if ( prevVersion > 0 ):
            f_col[prevValue].adjust( prevVersion, -1 )

        m_col.map( idx, <value, version> )
        f_col[value].adjust( version, 1 )

    version = version + 1

Count algorithm:

count(isRow, idx):
    if (isRow):
        # If this is row, we want to find number of reverse modifications
        # done by updating the columns
        <value, row_version> = m_row.get(idx)
        count = f_col[1 - value].rsq(row_version + 1, version)
    else:
        # If this is column, we want to find number of reverse modifications
        # done by updating the rows
        <value, col_version> = m_col.get(idx)
        count = f_row[1 - value].rsq(col_version + 1, version)

    if (isRow):
       if (value == 1):
           return numRow - count
       else:
           return count
    else:
       if (value == 1):
           return numCol - count
       else:
           return count

The complexity is logarithmic in worst case for both update and count.

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What are the methods rsq, add and adjust ? Could you add a brief detail about them –  Wayne Rooney Feb 5 '13 at 11:17
    
@WayneRooney: Thanks for the comment. There shouldn't be add. –  nhahtdh Feb 5 '13 at 12:34
    
Also what is numRow and numCol?? Is rsq the cumulative sum method ? –  Wayne Rooney Feb 5 '13 at 13:03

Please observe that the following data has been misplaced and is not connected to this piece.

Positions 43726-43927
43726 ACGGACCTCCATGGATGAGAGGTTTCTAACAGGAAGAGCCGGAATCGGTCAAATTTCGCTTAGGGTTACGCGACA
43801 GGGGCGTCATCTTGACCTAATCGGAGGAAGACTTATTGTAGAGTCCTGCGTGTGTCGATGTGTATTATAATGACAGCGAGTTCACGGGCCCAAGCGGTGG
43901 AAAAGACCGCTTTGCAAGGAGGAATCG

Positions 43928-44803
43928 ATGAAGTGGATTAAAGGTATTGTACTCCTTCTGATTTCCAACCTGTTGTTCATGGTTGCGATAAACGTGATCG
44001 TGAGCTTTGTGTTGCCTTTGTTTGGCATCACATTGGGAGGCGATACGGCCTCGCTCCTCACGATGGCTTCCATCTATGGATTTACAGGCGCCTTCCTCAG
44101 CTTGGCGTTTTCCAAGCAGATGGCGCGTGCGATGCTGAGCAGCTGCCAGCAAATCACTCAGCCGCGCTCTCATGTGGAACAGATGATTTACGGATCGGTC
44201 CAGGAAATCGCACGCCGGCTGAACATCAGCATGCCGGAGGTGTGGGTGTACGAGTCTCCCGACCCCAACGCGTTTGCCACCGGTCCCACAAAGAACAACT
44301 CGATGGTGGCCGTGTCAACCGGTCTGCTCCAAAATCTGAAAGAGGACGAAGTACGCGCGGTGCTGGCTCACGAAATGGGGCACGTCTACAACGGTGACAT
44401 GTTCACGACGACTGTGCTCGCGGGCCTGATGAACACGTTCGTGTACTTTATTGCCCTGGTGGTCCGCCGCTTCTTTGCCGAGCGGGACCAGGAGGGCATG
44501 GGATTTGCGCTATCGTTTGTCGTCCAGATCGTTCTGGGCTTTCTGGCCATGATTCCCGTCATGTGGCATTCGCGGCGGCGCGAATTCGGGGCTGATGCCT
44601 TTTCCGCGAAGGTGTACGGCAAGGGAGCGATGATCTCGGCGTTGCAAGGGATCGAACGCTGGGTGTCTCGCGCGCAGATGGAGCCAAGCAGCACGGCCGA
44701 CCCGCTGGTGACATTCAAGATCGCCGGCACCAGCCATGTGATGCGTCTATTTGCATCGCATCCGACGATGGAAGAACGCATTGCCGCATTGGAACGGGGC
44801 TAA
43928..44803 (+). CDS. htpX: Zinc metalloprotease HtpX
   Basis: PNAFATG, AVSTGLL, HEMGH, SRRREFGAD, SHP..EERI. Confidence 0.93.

@WayneRooney: They should be clear enough? –  nhahtdh Feb 5 '13 at 13:04

Take version just to mean a value that gets auto-incremented for each update.

Store the last version and last update value at each row and column.

Store a list of (versions and counts of zeros and counts of ones) for the rows. The same for the columns. So that's only 2 lists for the entire grid.

When a row is updated, we set its version to the current version and insert into the list for rows the version and if (oldRowValue == 0) zeroCount = oldZeroCount else zeroCount = oldZeroCount + 1 (so it's not the number of zero's, rather the number of times a value was updated with a zero). Same for oneCount. Same for columns.

If you do a print for a row, we get the row's version and last value, we do a binary search for that version in the column list (first value greater than). Then:

if (rowValue == 1)
  target = n*rowValue
           - (latestColZeroCount - colZeroCount)
           + (latestColOneCount - colOneCount)
else
  target = (latestColOneCount - colOneCount)

Not too sure whether the above will work.

That's O(1) for update, O(log k) for print, where k is the number of updates.

share|improve this answer
    
In the problem it is clearly mentioned that the author does not want an O(n) per query solution. –  Wayne Rooney Feb 4 '13 at 21:22
    
thanks, but isn't it still O(n) to calculate the number of 1's in a row/column? May be this can be solved with a O(logn) or O(log^2 n) with a segment tree or fenwick tree like data structure. –  user2040997 Feb 4 '13 at 21:26
    
Ok just for clarification. Let's assume the worst case scenario. Say 50% of the queries are updates and 50% are asking to calculate the total number of 1's. –  user2040997 Feb 4 '13 at 21:28
    
Major edit, should be better now. –  Dukeling Feb 4 '13 at 21:46
    
I think the list/set should be sorted by value, then version. So if the current row/col is 0, we can binary search for value 1 with newer version. –  nhahtdh Feb 4 '13 at 22:08